To what lengths will Matthew’s obsession drive him?
And what choice will Alice make, when she finds herself at the very heart of his plan?

Based on the true story of the man known as the Witchfinder General, this exquisitely rendered novel transports you to a time and place almost unimaginable, where survival might mean betraying those closest to you, and danger lurks outside every door.

My thoughts:

When I read the description of The Witchfinder’s Sister by Beth Underdown I was immediately drawn to the story based on the life of the 1640s witchfinder Matthew Hopkins. As well as a good story it is a fascinating look at life in England during the Civil War, set in 1645, a time of great change and conflict in politics, religion and philosophical ideas, coinciding with a growth in the belief in witchcraft.

I enjoyed it immensely. It’s historical fiction that combines fact and fiction, told through the eyes of Matthew’s sister, Alice, a fictional character. Beth Underwood has researched and used the historical sources so well. What is so chilling about this book is that the events it describes really did happen.

There is a glossary at the end of the book describing, among other terms, the methods used to investigate women accused of being witches, such as ‘searching‘ where their bodies were inspected for ‘teats’, ‘swimming‘, an ordeal by water in which women were bound and lowered into a pond or river; they were innocent if they sank, and ‘watching‘ in which a suspected woman would be tied to a stool in the middle of a room, kept awake and observed for hours. Women were treated in this way if they were accused of causing harm to their neighbours for such things as the death of a neighbour’s horse or for the unexplained deaths of children. For the superstitious every sudden death, or accident, every miscarriage or illness, was considered to be caused by witchcraft.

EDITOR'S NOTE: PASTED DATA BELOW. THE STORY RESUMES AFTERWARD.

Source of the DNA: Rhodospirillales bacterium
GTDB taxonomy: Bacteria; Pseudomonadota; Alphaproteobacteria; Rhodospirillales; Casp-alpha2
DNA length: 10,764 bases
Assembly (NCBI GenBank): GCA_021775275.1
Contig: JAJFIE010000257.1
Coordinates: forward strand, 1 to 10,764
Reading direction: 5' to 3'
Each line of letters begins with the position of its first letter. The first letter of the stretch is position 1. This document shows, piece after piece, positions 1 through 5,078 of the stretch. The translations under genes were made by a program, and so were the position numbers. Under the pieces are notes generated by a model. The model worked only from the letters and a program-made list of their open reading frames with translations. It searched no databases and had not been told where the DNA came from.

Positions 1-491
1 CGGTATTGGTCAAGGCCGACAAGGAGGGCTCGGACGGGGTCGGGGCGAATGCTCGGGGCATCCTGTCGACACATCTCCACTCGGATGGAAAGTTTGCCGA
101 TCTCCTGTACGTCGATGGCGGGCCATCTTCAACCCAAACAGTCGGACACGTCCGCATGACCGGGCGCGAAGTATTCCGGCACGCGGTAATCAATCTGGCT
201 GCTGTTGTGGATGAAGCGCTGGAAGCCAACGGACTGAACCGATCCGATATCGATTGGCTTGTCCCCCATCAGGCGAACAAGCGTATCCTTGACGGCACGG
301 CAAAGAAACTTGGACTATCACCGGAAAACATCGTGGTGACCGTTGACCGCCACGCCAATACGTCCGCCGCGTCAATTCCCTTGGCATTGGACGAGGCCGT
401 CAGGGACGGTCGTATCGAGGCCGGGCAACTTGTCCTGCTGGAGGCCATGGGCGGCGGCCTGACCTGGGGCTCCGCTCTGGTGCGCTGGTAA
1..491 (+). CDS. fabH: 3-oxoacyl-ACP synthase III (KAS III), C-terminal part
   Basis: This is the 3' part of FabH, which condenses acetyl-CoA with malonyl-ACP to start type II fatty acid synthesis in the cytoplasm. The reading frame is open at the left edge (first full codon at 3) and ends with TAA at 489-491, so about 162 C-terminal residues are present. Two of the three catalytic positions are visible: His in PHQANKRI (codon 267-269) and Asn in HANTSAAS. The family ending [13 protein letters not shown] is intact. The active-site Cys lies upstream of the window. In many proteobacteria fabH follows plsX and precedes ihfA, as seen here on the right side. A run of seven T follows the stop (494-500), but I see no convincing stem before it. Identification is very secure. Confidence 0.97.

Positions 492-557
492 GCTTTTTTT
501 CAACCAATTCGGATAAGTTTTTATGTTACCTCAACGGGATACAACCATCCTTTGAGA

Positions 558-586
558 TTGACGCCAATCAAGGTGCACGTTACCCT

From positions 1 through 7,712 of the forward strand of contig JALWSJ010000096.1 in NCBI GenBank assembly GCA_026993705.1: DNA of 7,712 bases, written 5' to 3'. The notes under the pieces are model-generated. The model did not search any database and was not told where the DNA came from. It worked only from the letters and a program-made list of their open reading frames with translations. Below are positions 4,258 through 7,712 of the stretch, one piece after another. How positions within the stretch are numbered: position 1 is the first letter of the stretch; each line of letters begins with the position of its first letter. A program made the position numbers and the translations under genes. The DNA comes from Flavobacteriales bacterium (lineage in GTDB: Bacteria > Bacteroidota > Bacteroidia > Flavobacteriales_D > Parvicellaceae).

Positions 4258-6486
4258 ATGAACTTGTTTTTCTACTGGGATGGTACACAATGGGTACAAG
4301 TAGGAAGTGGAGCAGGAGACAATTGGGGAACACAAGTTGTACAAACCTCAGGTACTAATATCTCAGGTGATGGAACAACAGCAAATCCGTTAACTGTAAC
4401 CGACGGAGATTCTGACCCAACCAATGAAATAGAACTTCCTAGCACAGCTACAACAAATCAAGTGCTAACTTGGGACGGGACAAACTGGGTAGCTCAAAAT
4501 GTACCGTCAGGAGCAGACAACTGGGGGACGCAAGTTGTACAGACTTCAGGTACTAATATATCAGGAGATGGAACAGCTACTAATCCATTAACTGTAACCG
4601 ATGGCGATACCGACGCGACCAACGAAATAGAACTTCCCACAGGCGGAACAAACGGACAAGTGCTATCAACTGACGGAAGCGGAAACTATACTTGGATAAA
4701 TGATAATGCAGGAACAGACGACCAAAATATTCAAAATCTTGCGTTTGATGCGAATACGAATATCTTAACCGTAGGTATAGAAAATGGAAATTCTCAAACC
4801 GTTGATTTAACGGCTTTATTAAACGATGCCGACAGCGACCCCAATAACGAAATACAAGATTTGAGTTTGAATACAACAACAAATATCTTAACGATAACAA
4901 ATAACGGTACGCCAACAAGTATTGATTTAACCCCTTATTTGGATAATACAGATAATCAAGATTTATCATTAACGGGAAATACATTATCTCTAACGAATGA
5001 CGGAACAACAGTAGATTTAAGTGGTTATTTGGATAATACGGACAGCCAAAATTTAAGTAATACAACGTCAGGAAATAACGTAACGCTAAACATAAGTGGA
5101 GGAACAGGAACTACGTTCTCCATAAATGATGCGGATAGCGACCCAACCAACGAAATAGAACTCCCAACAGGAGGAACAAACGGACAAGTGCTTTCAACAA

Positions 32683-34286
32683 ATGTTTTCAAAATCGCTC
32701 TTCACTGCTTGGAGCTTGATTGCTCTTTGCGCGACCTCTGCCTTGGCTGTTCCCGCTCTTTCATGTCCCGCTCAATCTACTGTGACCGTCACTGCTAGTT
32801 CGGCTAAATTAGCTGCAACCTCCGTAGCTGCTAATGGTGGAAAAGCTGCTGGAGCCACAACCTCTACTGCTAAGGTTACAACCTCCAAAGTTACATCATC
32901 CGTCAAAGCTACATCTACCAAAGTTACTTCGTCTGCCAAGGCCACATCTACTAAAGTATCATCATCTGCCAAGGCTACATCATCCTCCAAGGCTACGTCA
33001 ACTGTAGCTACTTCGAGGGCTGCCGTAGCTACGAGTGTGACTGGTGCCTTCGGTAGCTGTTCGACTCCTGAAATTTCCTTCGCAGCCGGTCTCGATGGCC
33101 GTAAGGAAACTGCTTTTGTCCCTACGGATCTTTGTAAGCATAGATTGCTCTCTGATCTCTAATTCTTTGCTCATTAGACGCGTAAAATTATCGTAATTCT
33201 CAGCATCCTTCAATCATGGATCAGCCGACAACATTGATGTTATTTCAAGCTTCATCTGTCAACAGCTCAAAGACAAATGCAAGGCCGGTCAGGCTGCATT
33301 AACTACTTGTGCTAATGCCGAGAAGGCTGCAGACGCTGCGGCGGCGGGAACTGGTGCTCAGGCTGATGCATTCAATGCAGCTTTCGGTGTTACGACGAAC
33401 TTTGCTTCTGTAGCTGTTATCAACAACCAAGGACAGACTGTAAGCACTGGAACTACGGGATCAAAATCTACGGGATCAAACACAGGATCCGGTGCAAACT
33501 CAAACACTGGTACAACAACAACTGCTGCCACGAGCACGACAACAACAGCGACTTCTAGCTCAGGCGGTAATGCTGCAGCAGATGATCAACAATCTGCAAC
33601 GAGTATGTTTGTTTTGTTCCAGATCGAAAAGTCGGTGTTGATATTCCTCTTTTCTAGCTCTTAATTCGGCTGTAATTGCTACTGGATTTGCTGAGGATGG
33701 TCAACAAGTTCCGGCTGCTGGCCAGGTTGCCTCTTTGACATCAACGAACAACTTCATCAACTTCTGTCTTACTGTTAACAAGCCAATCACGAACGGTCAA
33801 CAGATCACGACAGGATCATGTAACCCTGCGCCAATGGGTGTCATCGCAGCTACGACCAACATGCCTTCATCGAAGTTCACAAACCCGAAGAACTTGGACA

There is a pervading sense of fear and terror as Alice discovers what Matthew is doing, intensified when he forces her to help with his investigations, travelling throughout Essex. She tries to stop him, but fearful of him accusing her mother-in-law, Bridget, she has to go along with him. She also discovers family secrets about their parents and Matthew’s birth. The witch hunts escalated as grief-stricken and angry women accused other women and their names were added to Matthew’s list. After his investigations the women were then sent to prisons to await their trials.

It is clear that the women accused were vulnerable, often widows living isolated lives, some suffering with what we would consider to be a mental illness, with no male family members to keep them safe from persecution. Matthew’s own mother showed signs of mental illness, subject to many strange habits and obsessive compulsive behaviour. But Matthew is unable to accept the facts and grows ever more fanatical.

It all hangs together as a piece of fiction, with clearly described and defined characters, making their feelings and actions perfectly believable – even Matthew comes across as a well-rounded character – and set against the background of a country in the midst of civil war. It makes harrowing reading and I found it deeply moving.

I grew very fond of Alice and her maid Grace but was appalled by the final twist at the end of the book.

Beth Underdown lectures in Creative Writing at the University of Manchester. The Witchfinder’s Sister is her first novel.

My thanks to the publishers and NeGalley for my copy of this book. It is to be published on 2 March 2017.

  • Format: Kindle Edition
  • File Size: 6546 KB
  • Print Length: 361 pages
  • Page Numbers Source ISBN: 0241978033
  • Publisher: Penguin (2 Mar. 2017)